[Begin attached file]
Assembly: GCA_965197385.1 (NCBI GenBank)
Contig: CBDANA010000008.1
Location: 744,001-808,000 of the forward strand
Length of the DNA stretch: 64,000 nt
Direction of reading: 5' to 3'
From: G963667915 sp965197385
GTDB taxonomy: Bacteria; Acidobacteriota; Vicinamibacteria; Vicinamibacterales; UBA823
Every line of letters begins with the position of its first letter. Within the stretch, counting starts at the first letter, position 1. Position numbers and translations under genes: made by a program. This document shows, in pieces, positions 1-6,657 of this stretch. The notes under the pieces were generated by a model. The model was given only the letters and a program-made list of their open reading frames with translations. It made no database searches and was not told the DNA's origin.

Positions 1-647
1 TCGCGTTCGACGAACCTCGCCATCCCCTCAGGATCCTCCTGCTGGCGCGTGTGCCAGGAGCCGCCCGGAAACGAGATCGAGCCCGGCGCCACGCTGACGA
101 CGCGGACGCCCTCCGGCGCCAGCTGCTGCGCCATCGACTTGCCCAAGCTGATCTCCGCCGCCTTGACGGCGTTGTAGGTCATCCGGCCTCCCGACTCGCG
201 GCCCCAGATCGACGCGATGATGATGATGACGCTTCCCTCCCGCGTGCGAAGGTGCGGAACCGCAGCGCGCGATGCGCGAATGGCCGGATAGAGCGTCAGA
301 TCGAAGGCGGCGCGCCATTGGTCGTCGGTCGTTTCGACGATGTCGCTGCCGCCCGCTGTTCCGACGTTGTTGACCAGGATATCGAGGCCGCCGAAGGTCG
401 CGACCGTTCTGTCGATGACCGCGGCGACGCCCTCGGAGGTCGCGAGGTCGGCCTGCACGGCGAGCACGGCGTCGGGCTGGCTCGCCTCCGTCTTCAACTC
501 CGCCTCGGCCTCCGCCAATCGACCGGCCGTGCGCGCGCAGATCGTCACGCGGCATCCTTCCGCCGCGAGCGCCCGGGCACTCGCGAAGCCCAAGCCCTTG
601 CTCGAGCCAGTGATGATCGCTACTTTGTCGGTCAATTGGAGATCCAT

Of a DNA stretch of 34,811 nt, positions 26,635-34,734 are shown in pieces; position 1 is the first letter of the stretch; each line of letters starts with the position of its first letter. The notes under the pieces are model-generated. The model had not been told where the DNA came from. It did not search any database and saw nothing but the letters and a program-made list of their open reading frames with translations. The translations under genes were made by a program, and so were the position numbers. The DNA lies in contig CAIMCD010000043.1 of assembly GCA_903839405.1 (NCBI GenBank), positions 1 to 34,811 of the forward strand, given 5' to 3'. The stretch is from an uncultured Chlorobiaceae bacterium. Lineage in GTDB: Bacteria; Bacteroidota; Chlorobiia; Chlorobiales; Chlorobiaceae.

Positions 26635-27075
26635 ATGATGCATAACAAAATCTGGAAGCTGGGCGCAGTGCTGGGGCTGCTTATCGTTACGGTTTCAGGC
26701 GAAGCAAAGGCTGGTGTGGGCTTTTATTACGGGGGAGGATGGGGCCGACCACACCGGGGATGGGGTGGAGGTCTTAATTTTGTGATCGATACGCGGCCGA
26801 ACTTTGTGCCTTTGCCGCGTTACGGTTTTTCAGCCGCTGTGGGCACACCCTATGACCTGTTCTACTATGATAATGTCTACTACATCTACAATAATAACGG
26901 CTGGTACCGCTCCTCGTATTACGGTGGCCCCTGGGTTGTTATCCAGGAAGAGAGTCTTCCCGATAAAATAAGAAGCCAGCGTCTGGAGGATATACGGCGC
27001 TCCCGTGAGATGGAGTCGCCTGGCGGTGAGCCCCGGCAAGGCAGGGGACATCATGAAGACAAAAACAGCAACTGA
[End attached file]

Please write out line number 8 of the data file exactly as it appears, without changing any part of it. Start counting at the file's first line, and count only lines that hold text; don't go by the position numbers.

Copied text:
Every line of letters begins with the position of its first letter. Within the stretch, counting starts at the first letter, position 1. Position numbers and translations under genes: made by a program. This document shows, in pieces, positions 1-6,657 of this stretch. The notes under the pieces were generated by a model. The model was given only the letters and a program-made list of their open reading frames with translations. It made no database searches and was not told the DNA's origin.